Thursday, May 17, 2012

Kentucky Derby 2012

I went to the Kentucky Derby again this year. I was worried that maybe I would have such a similar experience this year as I did last that maybe I shouldn't even go. That definitely was not a problem.

This year I thought I had gained some hard earned experience that would help me through the trials of the Derby. In the end I think I simply traded those pains in for new ones.  For example, Jimbo and I brought nothing in with us last year. We had mobility, sure, but at about hour 5 you are wishing you could trade that in for a nice place to sit.  So this year, with my friend Lydia, I decided it would be really awesome to bring lawn chairs. We could use these magnificent tools to lounge and enjoy ourselves and perhaps even lightly mock the chairless as they wearily plodded on by. After being shocked by the prices of drink and food (this year a mint julep was $11) I thought I would also bring a nice sized cooler full of those products chilled in ice. Great.

Our journey began walking out of the stranger's apartment a group of us had rented for the occasion. I knew taxis would be hard to come by, and I figured a random Louisville citizen would offer to pick us up somewhere along the way. That plan worked out great. We even already bought our tickets online (door prices were $50 this year with a $10 discount when bought online). I figured that would help us get in faster somehow.

Well... it turns out that people with chairs and coolers have to wait in a separate line than everyone else. And that line was about 3 hours long. It really really sucked. It was so long that many people were just ditching their coolers and chair by the side of the road to escape its longness. We joked that next year we should just come and collect these things and sell them to people outside the gates. We didn't do that, but we did trade Lydia's chairs for some nice newer ones we liberated.



 It was Cinco de Mayo so I came festive. It rained so bad I almost had to pull over on the highway the night before, so I told Lydia she should wear the rain boots she brought because I remembered that last year many girls wore them, and it got pretty muddy. Well this year very few people wore them and it didn't rain at all. Lydia reminded me of this fact periodically.

One of the bad parts was that the line was so long with so many turns that we weren't exactly sure what was at the end. Well it turns out mayhem was at the end. The line we had been faithfully waiting in devolved into a large mob. We really probably could have cut without any difficulty. Not only that, but the security that was supposed to be the reason why we were in this horrid line in the first place never kicked in. Our bags and cooler and chairs were not checked. We really could have smuggled a motorcycle into that place in pieces.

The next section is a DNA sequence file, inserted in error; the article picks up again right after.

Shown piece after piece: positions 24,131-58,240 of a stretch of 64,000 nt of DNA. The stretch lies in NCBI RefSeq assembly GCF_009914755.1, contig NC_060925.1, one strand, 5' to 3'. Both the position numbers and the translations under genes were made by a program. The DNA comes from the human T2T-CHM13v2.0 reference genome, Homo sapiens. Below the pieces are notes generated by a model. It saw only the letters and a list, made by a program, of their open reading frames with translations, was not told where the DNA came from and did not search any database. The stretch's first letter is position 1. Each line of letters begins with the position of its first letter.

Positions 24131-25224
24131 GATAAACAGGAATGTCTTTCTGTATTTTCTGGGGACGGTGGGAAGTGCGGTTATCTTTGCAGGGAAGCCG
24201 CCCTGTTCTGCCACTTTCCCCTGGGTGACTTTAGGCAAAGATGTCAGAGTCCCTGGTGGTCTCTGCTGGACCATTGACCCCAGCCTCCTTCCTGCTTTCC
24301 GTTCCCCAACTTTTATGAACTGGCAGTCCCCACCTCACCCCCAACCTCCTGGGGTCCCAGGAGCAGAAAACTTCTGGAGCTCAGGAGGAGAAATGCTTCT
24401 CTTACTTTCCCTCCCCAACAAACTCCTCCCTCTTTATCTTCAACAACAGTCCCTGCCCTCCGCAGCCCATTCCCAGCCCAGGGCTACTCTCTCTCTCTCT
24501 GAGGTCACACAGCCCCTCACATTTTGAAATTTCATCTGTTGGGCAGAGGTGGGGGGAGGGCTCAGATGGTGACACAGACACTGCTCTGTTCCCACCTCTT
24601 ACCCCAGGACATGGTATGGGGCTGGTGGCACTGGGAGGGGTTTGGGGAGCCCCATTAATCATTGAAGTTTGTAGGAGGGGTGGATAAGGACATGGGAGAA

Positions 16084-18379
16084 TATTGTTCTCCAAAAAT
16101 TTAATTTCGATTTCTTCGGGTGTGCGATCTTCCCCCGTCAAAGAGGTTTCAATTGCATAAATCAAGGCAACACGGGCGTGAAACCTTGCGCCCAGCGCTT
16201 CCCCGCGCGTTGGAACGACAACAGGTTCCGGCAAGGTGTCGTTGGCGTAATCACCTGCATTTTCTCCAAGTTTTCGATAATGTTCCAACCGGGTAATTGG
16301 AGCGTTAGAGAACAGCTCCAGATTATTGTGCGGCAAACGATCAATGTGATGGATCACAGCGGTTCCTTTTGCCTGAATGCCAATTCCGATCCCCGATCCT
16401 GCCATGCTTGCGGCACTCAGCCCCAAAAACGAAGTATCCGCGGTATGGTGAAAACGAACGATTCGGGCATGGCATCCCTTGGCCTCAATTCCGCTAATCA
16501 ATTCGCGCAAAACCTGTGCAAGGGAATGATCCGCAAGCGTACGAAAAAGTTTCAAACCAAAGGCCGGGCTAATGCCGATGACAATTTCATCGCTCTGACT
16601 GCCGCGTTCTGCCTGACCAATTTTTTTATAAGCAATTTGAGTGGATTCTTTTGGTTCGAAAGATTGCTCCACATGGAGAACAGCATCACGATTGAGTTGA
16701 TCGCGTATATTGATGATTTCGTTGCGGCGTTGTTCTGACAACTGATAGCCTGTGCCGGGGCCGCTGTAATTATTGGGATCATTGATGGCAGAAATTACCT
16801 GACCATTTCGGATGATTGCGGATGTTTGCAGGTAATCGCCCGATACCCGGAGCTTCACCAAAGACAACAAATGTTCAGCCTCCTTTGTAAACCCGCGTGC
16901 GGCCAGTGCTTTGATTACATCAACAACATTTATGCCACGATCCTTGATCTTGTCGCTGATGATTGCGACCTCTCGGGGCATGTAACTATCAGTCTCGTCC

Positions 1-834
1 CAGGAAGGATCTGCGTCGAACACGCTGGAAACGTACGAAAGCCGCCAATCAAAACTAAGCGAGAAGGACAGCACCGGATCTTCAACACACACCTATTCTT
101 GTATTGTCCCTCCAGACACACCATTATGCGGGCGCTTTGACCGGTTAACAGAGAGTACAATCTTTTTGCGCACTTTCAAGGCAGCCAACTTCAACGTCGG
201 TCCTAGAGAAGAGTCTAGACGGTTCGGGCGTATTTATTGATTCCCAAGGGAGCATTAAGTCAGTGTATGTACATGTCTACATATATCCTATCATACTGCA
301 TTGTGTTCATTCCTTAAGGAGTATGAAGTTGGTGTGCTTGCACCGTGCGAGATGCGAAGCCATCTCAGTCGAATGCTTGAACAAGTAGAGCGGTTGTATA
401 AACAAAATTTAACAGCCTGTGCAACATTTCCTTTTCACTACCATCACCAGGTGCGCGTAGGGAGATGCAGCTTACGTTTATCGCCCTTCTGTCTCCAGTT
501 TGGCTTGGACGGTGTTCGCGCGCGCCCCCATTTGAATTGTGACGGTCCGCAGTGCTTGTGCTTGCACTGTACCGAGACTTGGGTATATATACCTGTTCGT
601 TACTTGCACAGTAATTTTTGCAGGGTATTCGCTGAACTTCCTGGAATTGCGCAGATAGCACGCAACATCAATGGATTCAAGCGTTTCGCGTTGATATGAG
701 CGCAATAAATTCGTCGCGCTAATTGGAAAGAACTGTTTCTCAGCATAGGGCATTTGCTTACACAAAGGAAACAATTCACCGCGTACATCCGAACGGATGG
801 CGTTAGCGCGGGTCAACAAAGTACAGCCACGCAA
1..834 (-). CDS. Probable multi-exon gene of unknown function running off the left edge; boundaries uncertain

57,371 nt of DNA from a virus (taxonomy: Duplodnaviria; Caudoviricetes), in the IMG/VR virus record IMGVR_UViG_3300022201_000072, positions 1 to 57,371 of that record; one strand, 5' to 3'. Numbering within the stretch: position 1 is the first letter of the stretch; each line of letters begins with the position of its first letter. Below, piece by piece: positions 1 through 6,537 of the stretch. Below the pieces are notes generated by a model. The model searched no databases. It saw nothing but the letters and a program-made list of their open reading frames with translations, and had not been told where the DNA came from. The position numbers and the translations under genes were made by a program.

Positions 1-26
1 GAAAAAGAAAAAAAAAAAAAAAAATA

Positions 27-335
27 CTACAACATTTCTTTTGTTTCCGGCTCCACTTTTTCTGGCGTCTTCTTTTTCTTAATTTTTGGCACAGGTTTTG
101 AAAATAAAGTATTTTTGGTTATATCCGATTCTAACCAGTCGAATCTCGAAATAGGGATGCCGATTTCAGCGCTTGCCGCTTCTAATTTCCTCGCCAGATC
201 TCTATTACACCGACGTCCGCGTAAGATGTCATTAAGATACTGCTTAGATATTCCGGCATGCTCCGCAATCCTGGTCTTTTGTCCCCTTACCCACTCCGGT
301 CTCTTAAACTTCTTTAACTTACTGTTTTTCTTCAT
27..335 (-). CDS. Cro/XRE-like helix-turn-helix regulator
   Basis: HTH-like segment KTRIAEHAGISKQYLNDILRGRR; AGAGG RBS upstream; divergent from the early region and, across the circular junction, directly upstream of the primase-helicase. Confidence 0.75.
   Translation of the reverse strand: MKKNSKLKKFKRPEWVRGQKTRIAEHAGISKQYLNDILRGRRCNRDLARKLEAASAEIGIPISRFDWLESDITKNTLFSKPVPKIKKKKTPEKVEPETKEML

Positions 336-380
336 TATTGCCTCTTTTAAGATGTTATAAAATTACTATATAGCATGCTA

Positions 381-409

Our crazy bible beating friends were present again as last year, shouting unpleasant phrases at people into megaphones, assuring us we'd all be in hell soon. I'd just survived a few hours of heat and despair so I figured I could relate a bit better to what they meant.

Once inside cellphone signal had already been completely consumed by the mob. We couldn't get in touch with the other people in our group, so one of us always had to hang back and guard the stuff. The cooler was nice to have but it served as a big heavy anchor that needed to be watched. One guy gave us 2 dollars to keep his drink cold in our cooler, and a girl walked by and threw up on the cooler. So it sort of evened out karma-wise.

Last year we were able to get into the track in the morning, when the heat was lower and the lines were shorter. Not this time. We waited in an unmoving line for bets a while before giving up. One guy on the balcony where the rich people were threw a pile of dollar bills onto the crowd waiting in line below. That easily could have started a riot, but people behaved themselves for the most part. Lydia thought that guy was a douche, but I think she was just sour that she didn't catch any of the dollars.

Groupon had a small presence with a photo booth, passing out horsey hats, and witty signs plastered here and there.

 I spent most of the day lounging and watching the human circus unfold before me. I saw not one single horse.  There are a couple of races after the actual Derby, at which time most people left. We took that opportunity to bet on a race. We lost.

Made sure to get my mint julep cup.

 The aftermath.

In the end it was a fun but pretty trying experience. I'm upset enough about the line situation to write a letter and ask for a refund. I'll update everyone on the response. I think I've seen enough of the Kentucky Derby for a while. Luckily the rest of the trip was a lot more fun.

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